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By Eric Naki

Political Editor


Dissolved Tshwane council ‘a political game, not about the people’

If it was about the people, the warring parties would compromise until the next local government elections, an analyst said.


In a move that could bring relief to the residents of Tshwane, who experienced regular water cuts and poor service delivery over several weeks, the City of Tshwane metro has been placed under administration as a way to restore political stability and put service delivery back on track. Soon the capital city’s municipality will be run by an administrator, who has yet to be appointed after the provincial government intervened to impose section 139 of the constitution. Senior political analyst Professor Lesiba Teffo said it is not about the people but a political game, aimed at accessing power and resources…

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In a move that could bring relief to the residents of Tshwane, who experienced regular water cuts and poor service delivery over several weeks, the City of Tshwane metro has been placed under administration as a way to restore political stability and put service delivery back on track.

Soon the capital city’s municipality will be run by an administrator, who has yet to be appointed after the provincial government intervened to impose section 139 of the constitution.

Senior political analyst Professor Lesiba Teffo said it is not about the people but a political game, aimed at accessing power and resources for personal gain.

He said if it was about people, the parties would compromise until the next local government elections.

The Gauteng government’s decision came as residents across Tshwane were reeling from frequent water cuts that lasted up to a week. Ga-Rankuwa township was the hardest hit, while water cuts had recently spread to the Pretoria central business district and suburbs like Arcadia and Hatfield, which faced water rationing.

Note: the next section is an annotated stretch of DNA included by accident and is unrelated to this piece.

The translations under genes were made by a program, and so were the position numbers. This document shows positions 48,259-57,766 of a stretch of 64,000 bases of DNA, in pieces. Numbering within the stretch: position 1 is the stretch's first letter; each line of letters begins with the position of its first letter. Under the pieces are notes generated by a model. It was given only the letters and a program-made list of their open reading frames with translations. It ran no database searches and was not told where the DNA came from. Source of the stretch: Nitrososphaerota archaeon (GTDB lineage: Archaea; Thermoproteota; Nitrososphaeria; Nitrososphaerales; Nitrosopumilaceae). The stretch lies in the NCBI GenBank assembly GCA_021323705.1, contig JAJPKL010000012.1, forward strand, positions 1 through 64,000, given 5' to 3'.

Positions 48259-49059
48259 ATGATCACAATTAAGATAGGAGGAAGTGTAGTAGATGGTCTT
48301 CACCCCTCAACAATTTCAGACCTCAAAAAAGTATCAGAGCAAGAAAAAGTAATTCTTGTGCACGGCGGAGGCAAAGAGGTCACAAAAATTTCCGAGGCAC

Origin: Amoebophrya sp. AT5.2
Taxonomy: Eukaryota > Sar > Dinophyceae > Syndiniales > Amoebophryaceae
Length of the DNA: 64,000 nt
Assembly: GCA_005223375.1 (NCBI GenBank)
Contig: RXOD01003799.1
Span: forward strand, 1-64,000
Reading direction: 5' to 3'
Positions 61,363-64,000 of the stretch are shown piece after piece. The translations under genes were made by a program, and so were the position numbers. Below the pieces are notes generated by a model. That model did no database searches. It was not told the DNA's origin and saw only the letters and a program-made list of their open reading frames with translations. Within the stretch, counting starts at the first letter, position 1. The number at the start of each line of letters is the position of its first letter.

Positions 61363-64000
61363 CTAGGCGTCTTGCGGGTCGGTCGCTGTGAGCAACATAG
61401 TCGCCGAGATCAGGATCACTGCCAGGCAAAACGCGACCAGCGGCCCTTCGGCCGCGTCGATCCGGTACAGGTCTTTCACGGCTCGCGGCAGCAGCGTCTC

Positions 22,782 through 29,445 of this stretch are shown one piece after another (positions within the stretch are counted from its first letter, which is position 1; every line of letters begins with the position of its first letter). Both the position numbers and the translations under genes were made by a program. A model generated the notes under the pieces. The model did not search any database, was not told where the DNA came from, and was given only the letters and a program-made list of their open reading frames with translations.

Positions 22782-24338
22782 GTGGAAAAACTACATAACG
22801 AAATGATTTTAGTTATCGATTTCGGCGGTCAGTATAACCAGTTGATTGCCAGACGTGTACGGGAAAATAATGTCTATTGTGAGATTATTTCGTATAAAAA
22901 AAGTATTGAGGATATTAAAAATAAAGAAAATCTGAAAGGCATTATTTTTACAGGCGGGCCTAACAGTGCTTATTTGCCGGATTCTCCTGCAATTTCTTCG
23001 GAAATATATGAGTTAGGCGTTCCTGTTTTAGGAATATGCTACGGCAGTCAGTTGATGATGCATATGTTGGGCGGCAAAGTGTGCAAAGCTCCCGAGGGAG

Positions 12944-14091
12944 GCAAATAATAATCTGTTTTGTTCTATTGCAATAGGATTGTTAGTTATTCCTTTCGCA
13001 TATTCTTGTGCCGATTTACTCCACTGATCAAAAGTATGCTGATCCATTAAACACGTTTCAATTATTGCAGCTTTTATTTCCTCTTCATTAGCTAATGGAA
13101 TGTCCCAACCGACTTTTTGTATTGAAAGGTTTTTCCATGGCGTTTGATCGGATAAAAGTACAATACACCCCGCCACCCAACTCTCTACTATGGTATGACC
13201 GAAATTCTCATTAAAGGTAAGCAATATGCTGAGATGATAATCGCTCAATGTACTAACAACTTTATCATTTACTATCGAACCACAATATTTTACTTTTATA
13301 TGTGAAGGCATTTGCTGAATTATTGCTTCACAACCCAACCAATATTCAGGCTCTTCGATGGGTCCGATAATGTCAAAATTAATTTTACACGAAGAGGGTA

This also affected the area around the Union Buildings that included a number of foreign embassies and the University of Pretoria, where people had to queue for water delivered by municipal tankers.

Yesterday an irate Gauteng Premier David Makhura announced that his executive council had taken a decision on Wednesday to place the metro under section 139 (1)(c) of the constitution.

“The provincial government has a constitutional responsibility and obligation to the residents of Tshwane to create stability and ascertain continuity of service delivery.

“As I promised, we will intervene decisively in any municipality when service delivery grinds to a halt and residents are suffering,” Makhura said.

Flanked by Gauteng MEC for cooperative governance, human settlements and traditional affairs Lebogang Maile at a media briefing in Johannesburg, the premier said the provincial government was guided by the constitution and law of the republic.

“The municipality is currently incapable of carrying out its constitutional obligations,” Makhura said. “The municipality does not have a mayor and there is no municipal manager.

“The council has failed to meet and consider matters that affect the functioning of the municipality and service delivery.”

Furthermore, Tshwane showed “flagrant disregard for the Municipal Finance Management Act, especially regarding procurement processes, which has eroded good governance in the city”.

The irregular tenders, including those awarded to GladAfrica and Aurecon, were examples of numerous irregularities.

Also, the previously Democratic Alliance-led metro incurred unauthorised, irregular, fruitless and wasteful expenditure that was flagged by the auditor-general.

The city has been slow in effectively applying consequence management to deal with matters raised by the auditor-general.

It also failed to spend conditional grants, leading to loss of money to National Treasury, something Makhura said was unacceptable. Those grants could have been used for development and service delivery and local municipalities that were desperate for funding.

“At the same time, in terms of its financial position, the city is facing serious challenges given its current inability to pay all its creditors and the serious problems it is experiencing in terms of revenue collection,” he said.

The provincial government complained about constant irregular senior management appointments that did not comply with regulation 17(4) of the Local Government Regulations on Appointment and Conditions of Employment of Senior Managers (2014).

The council had also failed to elect a ward committee since 2016 in violation of the Municipal Structures Act.

ericn@citizen.co.za

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